The North Atlantic ice-edge corridor: A possible Palaeolithic route to the New World

  title={The North Atlantic ice-edge corridor: A possible Palaeolithic route to the New World},
  author={Bruce A. Bradley and Dennis J. Stanford},
  journal={World Archaeology},
  pages={459 - 478}
The early peopling of the New World has been a topic of intense research since the early twentieth century. We contend that the exclusive focus of research on a Beringian entry point has not been productive. Evidence has accumulated over the past two decades indicating that the earliest origin of people in North America may have been from south-western Europe during the last glacial maximum. In this summary we outline a theory of a Solutrean origin for Clovis culture and briefly present the… 

Early Asiatic Migration to the Americas: A View from South America

During last three decades, American archaeology has generated a large body of information, which has fuelled debate on the early peopling of the New World. This has allowed scientists to propose and

The Solutrean Atlantic Hypothesis: A View from the Ocean

Abstract One current hypothesis for the Pleistocene peopling of the Americas invokes a dispersal by European hunter-gatherers along a biologically productive “corridor” situated on the edge of the

A Tale of Two Migrations: Reconciling Recent Biological and Archaeological Evidence for the Pleistocene Peopling of the Americas

This article synthesizes the 2000s-era “peopling of the Americas” data drawn from molecular biology, osteology, and archaeology. Collectively, they suggest that colonization proceeded in two pulses,

A Circum-Pacific Perspective on the Origin of Stemmed Points in North America

ABSTRACT The Western Stemmed and Paleocoastal technocomplexes are prevalent in western North America. A working hypothesis states they are associated with the late-Pleistocene human migration into

The Upper Paleolithic of the Americas

ABSTRACT Substantial archaeological and genetic data suggest that the initial occupation of the Americas is more complex and diverse than previously thought. As evidence for multiple patterns and/or

The Late Pleistocene Dispersal of Modern Humans in the Americas

Current genetic evidence implies dispersal from a single Siberian population toward the Bering Land Bridge no earlier than about 30,000 years ago, then migration from Beringia to the Americas sometime after 16,500 years ago.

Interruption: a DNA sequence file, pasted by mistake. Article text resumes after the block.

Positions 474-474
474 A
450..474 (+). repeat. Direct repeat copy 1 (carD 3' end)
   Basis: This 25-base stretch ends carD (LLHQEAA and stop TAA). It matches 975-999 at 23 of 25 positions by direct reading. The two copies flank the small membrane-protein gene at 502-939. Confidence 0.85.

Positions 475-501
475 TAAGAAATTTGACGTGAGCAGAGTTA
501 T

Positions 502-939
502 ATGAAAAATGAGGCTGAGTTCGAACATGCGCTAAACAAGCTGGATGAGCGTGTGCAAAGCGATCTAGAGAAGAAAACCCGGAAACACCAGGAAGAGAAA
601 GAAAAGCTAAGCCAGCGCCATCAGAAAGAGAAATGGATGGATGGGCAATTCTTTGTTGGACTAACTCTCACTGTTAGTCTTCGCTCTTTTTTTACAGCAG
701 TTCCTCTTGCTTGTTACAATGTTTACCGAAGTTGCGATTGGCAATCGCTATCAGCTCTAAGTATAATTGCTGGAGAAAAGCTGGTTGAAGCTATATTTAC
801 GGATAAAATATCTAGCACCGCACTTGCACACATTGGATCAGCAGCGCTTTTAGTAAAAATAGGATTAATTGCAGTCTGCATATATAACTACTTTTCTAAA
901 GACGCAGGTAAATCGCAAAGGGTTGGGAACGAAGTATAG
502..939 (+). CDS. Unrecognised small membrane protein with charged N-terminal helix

A new late Pleistocene archaeological sequence in South America: the Vale da Pedra Furada (Piauí, Brazil)

The date of the first settlement of the Americas remains a contentious subject. Previous claims for very early occupation at Pedra Furada in Brazil were not universally accepted (see Meltzer et al.

A Framework for the Initial Occupation of the Americas

  • D. Madsen
  • Environmental Science, Geography
  • 2015
Abstract A substantial amount of archaeological data suggests groups with markedly different lithic technologies and subsistence adaptations were widespread throughout both American continents by



The Yana RHS Site: Humans in the Arctic Before the Last Glacial Maximum

A newly discovered Paleolithic site on the Yana River, Siberia, at 71°N, lies well above the Arctic circle and dates to 27,000 radiocarbon years before present, during glacial times. This age is

Routes: Alternate Migration Corridors for Early Man in North America

This paper reviews the relative feasibility of interior and coastal routes for early man entering southern North America from Beringia during the late Pleistocene. Paleoenvironmental and

ANCIENT NORTH AMERICA. The Archaeology of a Continent.

The entire course of native American history is traced in this book, from the first appearance of humans in the New World, more than 14,000 years ago, to the cataclysmic aftermath of European

Vertebrate paleontology and the alleged ice-free corridor: The meat of the matter

  • J. Burns
  • Environmental Science, Geography
  • 1996

Paleoindian Colonization of the Americas: Implications from an Examination of Physiography, Demography, and Artifact Distribution

Abstract GIS-based, least-cost analyses employing continental scale elevation data, coupled with information on the late glacial location of ice sheets and pluvial lakes, suggest possible movement

A Fluted Point from the Uptar Site, Northeastern Siberia

The Uptar collection does not compare readily with other Beringian complexes and demonstrates that there is greater diversity in the archaeological record of northeastern Siberia than traditional colonization models imply.

LA Riera Cave: Stone Age Hunter-Gatherer Adaptations in Northern Spain

From its inception in 1976, the La Riera Paleoecological Project has been a multidisciplinary, multinational endeavor centered on the excavation of La Riera Cave, a late Pleistocene-early Holocene

The Nenana Complex of Alaska and Clovis Origins

Excavations at the Walker Road and Dry Creek sites in central Alaska have produced artifact assemblages dated to approximately 11,300 yr B.P. These cultural remains have been assigned to the Nenana

Early Humans and Rapidly Changing Holocene Sea Levels in the Queen Charlotte Islands-Hecate Strait, British Columbia, Canada

Marine cores from the continental shelf edge of British Columbia (Canada) demonstrate that sea level at the shelf edge was 153 meters below present 14,000 calendar years ago and more than 30 meters